There is life beyond a European constitution

There is life beyond a European constitution

Opinion piece (Financial Times)
23 May 2005

A No vote in France's referendum on the European Union constitutional treaty could open up a period of confusion, uncertainty and recrimination. That would make it hard for the EU to deal with difficult issues such as the negotiation of a new budget settlement, further enlargement and the Lisbon agenda of economic reform, not to mention foreign policy challenges, such as relations with Iran and Russia. A No from the Netherlands, which holds a referendum three days after France, could have similar consequences.

If the French or the Dutch vote No, the European Council (EU heads of government and the Commission president) should meet immediately. Its message should be that a referendum defeat is not a catastrophe, that methods will be found for improving the way the EU institutions work, and that the Union will proceed with business as usual. An upbeat tone would help to reassure the business community that the EU and its rules will not unravel, and the Union's neighbours that it will not become too introverted.

The council should discard the suggestion of Jean-Claude Juncker, Luxembourg prime minister, that the other members should continue with ratification. Mr Juncker apparently believes that if everyone else adopts the treaty the French may change their mind in a second referendum. But, unless the result was extremely close, many EU governments would assume that a French No had killed the treaty.

The council should respect the wishes of French (or Dutch) voters by pronouncing the treaty dead. But it should also announce a three-pronged strategy to keep the Union focused and forward-looking. First, the EU would remain committed to current priorities: agreeing on a budget settlement, starting membership talks with Turkey and Croatia, developing closer ties with near neighbours, pressing ahead with economic reform (including the services directive) and concluding the Doha trade round.

Second, the governments would implement some of the treaty's foreign policy provisions. The existing institutions are illsuited to servicing the EU's embryonic common foreign policy. Fortunately, sections of the treaty can be put into effect under the legal base of the existing treaties. The EU could set up the "external action service", a kind of EU diplomatic corps. It could create the post of EU foreign minister by merging the jobs of high representative (currently Javier Solana) and external relations commissioner - as long as Spain appointed Mr Solana as its commissioner and he took the external relations portfolio. Mr Solana could then chair foreign ministers' meetings instead of the minister of the country holding the rotating presidency. But most of the treaty cannot be implemented without ratification.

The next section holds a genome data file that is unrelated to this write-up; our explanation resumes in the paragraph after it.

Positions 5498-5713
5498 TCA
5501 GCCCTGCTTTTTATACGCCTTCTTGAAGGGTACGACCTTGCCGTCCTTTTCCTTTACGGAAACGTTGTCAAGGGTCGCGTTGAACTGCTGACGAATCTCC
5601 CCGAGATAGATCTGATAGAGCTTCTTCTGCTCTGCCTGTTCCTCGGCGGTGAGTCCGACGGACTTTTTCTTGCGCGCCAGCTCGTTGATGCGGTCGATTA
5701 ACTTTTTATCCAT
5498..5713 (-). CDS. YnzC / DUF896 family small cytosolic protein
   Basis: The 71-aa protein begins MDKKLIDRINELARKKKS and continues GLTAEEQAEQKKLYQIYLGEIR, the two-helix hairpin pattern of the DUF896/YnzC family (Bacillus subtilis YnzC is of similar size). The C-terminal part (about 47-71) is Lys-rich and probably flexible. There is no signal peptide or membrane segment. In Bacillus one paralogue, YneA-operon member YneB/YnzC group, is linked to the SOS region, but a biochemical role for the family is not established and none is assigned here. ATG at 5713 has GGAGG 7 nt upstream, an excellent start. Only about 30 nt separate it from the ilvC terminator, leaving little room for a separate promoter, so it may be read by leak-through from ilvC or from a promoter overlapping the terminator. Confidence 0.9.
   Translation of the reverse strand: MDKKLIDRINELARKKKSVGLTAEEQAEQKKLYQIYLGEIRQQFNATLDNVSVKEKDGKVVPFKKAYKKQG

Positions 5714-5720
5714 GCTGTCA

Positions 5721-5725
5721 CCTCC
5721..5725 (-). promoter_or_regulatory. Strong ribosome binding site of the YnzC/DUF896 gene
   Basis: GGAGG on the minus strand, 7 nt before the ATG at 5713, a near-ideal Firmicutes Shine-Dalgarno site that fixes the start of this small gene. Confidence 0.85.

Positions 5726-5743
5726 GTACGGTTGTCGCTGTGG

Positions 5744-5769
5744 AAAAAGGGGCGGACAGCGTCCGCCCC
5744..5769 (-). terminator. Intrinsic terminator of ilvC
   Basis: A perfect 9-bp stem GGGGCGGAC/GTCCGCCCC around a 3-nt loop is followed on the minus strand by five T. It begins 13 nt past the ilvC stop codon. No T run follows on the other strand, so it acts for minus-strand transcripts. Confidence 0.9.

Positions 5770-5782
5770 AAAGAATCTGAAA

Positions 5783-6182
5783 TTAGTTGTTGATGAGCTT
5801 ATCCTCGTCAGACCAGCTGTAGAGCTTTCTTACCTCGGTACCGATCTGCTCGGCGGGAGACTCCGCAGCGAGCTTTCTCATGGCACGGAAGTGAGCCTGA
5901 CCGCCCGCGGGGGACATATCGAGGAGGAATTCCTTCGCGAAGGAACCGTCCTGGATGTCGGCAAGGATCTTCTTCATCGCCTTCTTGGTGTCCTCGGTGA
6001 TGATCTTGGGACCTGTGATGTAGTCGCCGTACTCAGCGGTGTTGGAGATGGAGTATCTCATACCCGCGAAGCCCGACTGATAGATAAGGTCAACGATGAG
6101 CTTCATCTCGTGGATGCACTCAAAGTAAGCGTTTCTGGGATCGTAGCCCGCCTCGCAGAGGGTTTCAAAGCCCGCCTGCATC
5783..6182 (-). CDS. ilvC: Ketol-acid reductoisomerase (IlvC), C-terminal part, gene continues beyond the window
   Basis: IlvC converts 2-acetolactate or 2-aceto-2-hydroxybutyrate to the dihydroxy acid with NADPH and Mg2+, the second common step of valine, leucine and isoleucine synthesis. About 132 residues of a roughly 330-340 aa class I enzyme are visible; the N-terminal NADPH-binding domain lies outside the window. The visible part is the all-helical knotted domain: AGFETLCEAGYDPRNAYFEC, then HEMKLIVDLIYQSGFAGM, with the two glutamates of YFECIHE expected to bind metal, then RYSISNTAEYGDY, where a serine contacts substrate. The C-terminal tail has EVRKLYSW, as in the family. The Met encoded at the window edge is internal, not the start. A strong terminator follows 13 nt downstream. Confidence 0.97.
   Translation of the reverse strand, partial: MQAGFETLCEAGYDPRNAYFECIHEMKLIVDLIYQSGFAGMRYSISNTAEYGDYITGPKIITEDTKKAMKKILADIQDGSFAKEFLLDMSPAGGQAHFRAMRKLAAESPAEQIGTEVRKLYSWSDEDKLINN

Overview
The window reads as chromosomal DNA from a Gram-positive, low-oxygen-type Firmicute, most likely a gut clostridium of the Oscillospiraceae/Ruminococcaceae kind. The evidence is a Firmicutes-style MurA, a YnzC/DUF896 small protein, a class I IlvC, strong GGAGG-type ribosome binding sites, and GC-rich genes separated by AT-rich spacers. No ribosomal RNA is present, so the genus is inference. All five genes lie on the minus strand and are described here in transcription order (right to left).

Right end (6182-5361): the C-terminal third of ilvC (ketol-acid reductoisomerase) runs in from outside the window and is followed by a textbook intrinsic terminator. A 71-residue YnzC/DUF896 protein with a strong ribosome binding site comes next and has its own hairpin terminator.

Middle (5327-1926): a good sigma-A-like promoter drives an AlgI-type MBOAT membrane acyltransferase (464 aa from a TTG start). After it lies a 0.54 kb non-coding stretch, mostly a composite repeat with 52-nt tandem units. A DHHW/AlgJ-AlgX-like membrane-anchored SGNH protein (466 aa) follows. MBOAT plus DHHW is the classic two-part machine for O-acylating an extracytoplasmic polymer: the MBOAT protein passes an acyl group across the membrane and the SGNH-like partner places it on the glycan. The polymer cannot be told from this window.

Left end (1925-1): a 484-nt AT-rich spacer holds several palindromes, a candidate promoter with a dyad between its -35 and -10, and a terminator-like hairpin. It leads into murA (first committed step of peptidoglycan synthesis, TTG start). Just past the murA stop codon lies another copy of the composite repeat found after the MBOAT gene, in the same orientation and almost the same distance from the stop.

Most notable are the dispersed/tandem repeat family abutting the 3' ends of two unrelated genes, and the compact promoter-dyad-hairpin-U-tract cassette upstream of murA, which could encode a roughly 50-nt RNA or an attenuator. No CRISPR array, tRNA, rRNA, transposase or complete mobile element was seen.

Third, the governments would announce a pause before returning to the question of amending the existing EU treaties. After, say, a year reflecting on the treaties' strengths and weaknesses, they would gather for a "mini inter-governmental conference" that would decide on just a handful of amendments. This would give the governments a chance to save key provisions of the constitutional treaty, such as the "double majority" voting rules (simpler and fairer than the current rules), the creation of the post of EU president or the cut in the number of commissioners. They should avoid picking provisions that would add to the EU's powers, such as the extension of majority voting into new areas.

Such amendments would form a new treaty of perhaps a couple of pages. Most EU governments would wish to avoid further referendums and would ratify this by parliamentary vote. Eurosceptics would demand referendums, complaining that arrogant politicians were again building the EU behind the backs of the people. The governments should face down such demands, pointing out that the constitutional treaty and the overwhelming majority of its provisions had been abandoned. They should explain that the new mini-treaty was about technical adjustments, to make the EU work better, rather than transfers of new powers to the EU.

Mr Juncker and others committed to a much more integrated Europe would like this strategy little more than the eurosceptics. They would be loath to lose the constitutional treaty on which they had worked so hard. They should perhaps seek solace in the provisions of the existing treaties that allow groups of member states to co-operate more closely in certain policy areas. But they should accept that the EU as a whole cannot take major steps towards a more united Europe unless it can convince electorates to support them.